During the English Civil War (1642 to 1651), the town of King's Lynn in fact joined both sides, early on it followed parliament, but after switched sides and was seized by Parliamentarians when it was beseiged for several weeks. Over the following couple of centuries King's Lynn's prominence as a port diminished together with the decline of the wool exporting industry, although it did carry on exporting grain and importing iron and timber to a considerably lesser extent. It was moreover impacted by the growth of western ports like Bristol and Liverpool, which flourished after the Americas were discovered.

The Lattice House Inn, King's Lynn - geograph.org.uk - 1589499Clearly there was nevertheless a good sized local and coastal commerce to keep the port in business throughout these more challenging times and it was not long before the town boomed once more with wine imports coming from Spain, France and Portugal. Besides that the exporting of farm produce escalated following the draining of the fens through the seventeenth century, in addition, it started a key shipbuilding industry. The railway line reached the town in 1847, driving more visitors, trade and prosperity to the area. The population of the town expanded enormously in the nineteen sixties as it became a London overflow town.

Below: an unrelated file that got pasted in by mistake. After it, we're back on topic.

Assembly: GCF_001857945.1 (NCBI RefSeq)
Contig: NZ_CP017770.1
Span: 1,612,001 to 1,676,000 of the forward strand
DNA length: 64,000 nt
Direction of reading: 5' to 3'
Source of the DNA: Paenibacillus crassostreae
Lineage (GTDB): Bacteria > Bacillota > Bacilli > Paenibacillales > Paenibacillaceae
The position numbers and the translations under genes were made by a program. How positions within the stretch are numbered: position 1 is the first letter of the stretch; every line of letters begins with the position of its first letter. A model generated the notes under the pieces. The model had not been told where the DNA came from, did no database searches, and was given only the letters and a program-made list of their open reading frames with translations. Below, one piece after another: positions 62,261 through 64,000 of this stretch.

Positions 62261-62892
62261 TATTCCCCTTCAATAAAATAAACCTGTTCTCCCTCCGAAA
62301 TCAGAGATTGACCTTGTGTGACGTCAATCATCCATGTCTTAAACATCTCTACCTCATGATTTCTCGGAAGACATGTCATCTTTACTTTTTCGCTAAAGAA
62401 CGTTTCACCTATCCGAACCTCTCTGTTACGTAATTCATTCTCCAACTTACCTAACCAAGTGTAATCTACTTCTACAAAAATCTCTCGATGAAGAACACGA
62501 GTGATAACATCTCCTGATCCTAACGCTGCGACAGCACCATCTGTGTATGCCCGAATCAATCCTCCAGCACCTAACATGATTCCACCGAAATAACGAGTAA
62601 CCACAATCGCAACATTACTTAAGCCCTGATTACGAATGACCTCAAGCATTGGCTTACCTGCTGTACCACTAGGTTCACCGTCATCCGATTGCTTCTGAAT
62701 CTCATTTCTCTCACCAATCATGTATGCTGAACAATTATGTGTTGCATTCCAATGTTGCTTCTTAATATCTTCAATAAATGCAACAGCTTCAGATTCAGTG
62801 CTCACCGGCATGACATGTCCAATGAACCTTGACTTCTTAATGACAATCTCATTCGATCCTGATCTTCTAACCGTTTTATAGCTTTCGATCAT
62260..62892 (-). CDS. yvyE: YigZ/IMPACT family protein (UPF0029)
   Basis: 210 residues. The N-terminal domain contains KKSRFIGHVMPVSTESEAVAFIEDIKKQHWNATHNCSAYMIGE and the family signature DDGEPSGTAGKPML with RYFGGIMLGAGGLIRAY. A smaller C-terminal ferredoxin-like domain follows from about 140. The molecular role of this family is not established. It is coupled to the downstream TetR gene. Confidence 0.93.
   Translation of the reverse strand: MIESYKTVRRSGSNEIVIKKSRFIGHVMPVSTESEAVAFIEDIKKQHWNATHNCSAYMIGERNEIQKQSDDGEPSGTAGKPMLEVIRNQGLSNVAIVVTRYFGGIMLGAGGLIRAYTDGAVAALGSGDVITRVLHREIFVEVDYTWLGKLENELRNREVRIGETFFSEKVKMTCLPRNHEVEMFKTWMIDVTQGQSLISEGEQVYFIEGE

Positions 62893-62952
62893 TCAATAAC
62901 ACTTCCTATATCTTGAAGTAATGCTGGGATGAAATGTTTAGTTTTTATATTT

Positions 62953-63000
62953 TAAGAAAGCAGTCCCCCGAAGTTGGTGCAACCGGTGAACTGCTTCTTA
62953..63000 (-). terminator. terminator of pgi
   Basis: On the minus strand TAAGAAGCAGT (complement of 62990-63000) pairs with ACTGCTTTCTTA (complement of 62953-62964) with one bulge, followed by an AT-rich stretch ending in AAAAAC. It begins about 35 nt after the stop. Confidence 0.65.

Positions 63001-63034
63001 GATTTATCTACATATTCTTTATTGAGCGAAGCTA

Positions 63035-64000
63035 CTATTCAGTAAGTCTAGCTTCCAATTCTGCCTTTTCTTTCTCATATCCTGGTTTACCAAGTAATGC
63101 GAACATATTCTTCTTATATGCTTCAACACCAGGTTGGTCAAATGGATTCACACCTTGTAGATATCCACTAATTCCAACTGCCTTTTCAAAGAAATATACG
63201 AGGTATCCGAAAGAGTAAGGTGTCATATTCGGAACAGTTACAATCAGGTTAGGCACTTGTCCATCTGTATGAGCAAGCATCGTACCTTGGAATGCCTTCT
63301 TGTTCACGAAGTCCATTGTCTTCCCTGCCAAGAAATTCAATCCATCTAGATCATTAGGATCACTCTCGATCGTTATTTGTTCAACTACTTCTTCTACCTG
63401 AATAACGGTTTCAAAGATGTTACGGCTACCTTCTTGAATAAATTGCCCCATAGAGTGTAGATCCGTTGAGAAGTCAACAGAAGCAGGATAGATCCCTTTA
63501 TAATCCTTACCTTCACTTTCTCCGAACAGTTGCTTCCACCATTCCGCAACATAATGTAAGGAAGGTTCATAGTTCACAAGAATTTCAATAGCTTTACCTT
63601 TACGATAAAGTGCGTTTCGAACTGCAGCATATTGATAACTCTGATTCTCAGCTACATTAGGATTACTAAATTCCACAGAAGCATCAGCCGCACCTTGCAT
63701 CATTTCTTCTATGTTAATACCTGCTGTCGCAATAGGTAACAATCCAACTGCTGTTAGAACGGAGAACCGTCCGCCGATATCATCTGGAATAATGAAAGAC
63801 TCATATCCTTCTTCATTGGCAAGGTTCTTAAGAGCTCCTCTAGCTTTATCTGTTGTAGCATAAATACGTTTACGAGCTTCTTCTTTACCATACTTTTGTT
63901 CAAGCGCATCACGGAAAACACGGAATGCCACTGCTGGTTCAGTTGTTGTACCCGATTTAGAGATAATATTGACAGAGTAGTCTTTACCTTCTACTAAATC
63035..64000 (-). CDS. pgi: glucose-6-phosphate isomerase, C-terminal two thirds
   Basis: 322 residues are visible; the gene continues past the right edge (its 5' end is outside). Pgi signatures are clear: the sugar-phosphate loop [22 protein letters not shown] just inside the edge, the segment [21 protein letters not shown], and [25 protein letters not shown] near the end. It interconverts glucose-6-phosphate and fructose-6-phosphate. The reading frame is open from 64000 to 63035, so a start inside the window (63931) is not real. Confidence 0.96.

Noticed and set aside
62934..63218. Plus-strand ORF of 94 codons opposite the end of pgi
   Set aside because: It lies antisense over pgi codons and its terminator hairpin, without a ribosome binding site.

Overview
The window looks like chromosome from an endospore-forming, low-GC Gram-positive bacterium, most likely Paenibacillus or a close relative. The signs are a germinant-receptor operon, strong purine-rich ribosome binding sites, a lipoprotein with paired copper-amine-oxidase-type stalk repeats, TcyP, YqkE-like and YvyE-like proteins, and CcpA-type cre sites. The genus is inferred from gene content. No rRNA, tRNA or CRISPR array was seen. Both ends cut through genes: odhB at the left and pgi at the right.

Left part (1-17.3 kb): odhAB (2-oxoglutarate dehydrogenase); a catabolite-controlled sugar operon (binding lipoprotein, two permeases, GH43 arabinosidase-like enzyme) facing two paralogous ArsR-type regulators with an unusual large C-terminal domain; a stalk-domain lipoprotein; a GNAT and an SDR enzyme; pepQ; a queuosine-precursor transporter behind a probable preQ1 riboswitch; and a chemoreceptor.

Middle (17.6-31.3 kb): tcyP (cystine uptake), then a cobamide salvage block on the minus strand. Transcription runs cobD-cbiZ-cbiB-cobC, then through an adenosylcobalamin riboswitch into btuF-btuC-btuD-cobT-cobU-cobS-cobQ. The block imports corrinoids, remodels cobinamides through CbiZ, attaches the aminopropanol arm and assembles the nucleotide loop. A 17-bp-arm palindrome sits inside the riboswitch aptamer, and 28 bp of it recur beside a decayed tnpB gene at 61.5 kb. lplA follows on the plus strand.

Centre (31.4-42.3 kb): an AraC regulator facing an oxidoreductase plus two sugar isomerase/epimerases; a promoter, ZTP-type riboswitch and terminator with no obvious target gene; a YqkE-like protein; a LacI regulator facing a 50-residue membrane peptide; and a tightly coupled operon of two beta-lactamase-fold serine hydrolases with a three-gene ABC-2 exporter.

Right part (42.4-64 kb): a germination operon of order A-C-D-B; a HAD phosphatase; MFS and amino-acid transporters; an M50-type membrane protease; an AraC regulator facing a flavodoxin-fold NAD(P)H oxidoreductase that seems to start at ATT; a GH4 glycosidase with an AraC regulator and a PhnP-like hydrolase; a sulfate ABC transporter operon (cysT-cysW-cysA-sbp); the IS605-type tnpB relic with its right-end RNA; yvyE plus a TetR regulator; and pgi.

The town of King's Lynn can be go to by way of the A10, A17 or A149, it's about 38 miles from Norfolk's capital Norwich and 94 miles from London. It can be got to by railway, the most handy airport terminal to King's Lynn is Norwich International (around 46 miles) a drive of about an hour.

A selection of Kings Lynn streets and roads: Long View Close, Hinchingbrook Close, Bush Close, Lavender Court, Lynwood Terrace, Walton Road, Weedon Way, Wheatley Drive, Sussex Farm, Ladywood Close, Greenwich Close, Shepley Corner, Park Crescent, Whiteway Road, Clayton Close, Tatterset Road, Greys Cottages, Fernlea Road, Lynn Road, Cavendish Close, Short Tree Lane, Vine Hill, Houghton Avenue, Purfleet Place, Herne Lane, Providence Street, Tottenhill Row, West Winch Road, Grafton Close, River Close, Baldock Drive, Linden Road, Somerville Road, Vong Lane, Council Houses, Holyrood Drive, Melford Close, Harpley Dams, High Street, Sandringham Crescent, Turbus Road, Boundary Road, Paul Drive, Oxborough Road, St Edmunds Flats, Salters Road, Mill Houses, The Bridge, Alma Road, Ryston Road, Burma Close.